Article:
20 thoughts on “Photo Essay: The Brick Factories of Dhaka”

  1. It’s hard to imagine “a day in the life” The friendliness and spirit of the people is amazing. As we head off to work with a guaranteed minimum wage and safe working conditions, it’s easy to forget it isn’t like that everywhere in the world. Great essay.

    • At some kilns I saw three generations working side by side, and many people were barefoot. The air is toxic. It is a tough place. Yet, the people take pride in themselves and their work. You may have noticed the women wearing colorful saris and jewelry while working. As you say, we take things for granted. Thanks for commenting.

  2. I love everything about this post Jeff—the narrative, the photos, the message. It really is inspiring that those who have the least are often the most positive and generous. I am struck by the grace of the workers, beautifully captured in your photos (especially the ones of workers balancing those heavy bricks on their heads).
    Your post reminds me a bit of my experience at the sulphur mines at Kawah Ijen in East Java. Brutally difficult work conditions in a dangerous environment, but unlike the brickfields, scenically gorgeous and dramatic.

    • They are very graceful. The women wearing jewelry to work in these tough conditions and the men with bricks on their heads make it a very photogenic scene. Thanks for the comments on the narrative – I’ve been struggling with what to write about the experience.

      You are right, it is similar to the Kawah Ijen. At Ijen one of the workers was taking a break and I asked if I could lift his load. I got under it and squatted like a bar at the gym and I could barely lift it, much less carry it up a volcano! These people are amazing.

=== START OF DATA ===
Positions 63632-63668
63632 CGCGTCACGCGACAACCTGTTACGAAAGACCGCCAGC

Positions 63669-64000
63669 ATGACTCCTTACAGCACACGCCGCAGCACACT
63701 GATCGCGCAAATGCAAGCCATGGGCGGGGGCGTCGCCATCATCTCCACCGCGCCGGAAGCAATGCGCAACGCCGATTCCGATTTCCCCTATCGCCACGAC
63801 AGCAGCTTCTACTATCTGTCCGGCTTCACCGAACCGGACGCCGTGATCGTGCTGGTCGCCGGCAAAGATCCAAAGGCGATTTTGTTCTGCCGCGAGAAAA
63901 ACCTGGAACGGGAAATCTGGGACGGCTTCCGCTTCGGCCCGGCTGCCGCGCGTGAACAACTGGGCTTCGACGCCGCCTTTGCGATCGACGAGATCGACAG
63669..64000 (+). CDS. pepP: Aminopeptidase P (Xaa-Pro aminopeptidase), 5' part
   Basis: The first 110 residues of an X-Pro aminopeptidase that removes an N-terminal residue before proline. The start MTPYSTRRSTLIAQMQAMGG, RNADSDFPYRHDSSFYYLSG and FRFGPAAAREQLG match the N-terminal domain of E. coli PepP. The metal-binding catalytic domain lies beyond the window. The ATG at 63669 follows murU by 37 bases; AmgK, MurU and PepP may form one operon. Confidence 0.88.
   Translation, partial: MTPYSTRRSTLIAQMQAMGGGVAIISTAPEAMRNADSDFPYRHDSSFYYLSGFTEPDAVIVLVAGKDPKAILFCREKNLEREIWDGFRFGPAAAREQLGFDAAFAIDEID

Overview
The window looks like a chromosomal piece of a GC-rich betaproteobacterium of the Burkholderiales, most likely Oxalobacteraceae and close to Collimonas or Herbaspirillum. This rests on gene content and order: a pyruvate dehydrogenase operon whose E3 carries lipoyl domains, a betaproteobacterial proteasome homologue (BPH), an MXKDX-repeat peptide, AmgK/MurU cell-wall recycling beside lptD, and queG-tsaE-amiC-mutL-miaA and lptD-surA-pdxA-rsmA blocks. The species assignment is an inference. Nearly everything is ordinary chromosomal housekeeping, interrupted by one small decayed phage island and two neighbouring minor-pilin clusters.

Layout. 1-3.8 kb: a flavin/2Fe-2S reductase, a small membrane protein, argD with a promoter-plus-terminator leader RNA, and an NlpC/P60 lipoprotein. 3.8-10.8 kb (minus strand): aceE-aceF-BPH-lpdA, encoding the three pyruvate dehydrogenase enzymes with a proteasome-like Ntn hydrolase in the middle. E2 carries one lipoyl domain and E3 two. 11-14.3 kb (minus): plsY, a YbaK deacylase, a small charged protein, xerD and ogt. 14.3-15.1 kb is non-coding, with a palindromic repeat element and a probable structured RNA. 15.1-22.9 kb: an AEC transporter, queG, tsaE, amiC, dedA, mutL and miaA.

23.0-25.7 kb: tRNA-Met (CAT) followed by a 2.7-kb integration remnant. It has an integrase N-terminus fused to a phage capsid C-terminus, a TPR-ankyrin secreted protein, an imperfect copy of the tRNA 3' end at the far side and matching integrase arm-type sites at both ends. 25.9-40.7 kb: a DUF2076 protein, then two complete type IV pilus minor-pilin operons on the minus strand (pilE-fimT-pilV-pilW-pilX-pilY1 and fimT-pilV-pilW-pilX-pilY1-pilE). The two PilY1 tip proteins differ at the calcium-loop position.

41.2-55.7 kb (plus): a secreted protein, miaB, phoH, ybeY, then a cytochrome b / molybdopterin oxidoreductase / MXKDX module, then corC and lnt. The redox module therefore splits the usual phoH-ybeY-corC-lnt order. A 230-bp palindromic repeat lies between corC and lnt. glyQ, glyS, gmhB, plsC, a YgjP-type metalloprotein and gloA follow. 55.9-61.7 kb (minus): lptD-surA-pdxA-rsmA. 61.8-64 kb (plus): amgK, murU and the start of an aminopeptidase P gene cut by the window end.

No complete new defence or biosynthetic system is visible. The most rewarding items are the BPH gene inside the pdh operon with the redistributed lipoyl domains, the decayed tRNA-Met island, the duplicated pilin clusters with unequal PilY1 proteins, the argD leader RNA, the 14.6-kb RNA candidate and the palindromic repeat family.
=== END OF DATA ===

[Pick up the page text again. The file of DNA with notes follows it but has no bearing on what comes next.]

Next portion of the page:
3. Marilyn says:

    GREAT posting Jeff. Your pictures reflect how hard life can be, and yet they seem happy. Thank you for sharing ‘life in the brickyard’.

    • Thank you Marilyn. I think they are happy overall. They are doing the best they can in spite of the situation.

  4. Jolyn Young says:

    Thanks for the informative post. The human spirit is truly amazing.

  5. Excellent photos- many are quite beautiful, Jeff, despite the brutal conditions. From your story, it sounds like people were friendly and welcoming. You described and documented the process so well. Thank you for enlightening me.

  6. Wonderful photos as usual Jeff. You really captured the feel of the place. I recently watched a group of workers creating a long ghat (steps) down to the Ganges in Rihikesh. Very similar conditions I would expect. they too had workers huts nearby, and the loads both men and women carried on their heads was almost painful to watch.

    • It is incredible what people are capable to doing. It would be interesting to see the resting heart rate of some of those workers – I bet their fitness is on par with top athletes. In so many parts of the world, humans do the work of machines. Thanks for commenting.

  7. Dear Jeff,
    Am planning for a Dhaka trip middle October this year. Can you recommend a good local guide? How much would they charge for cheap transportation and lunch?

    Thanks in advance.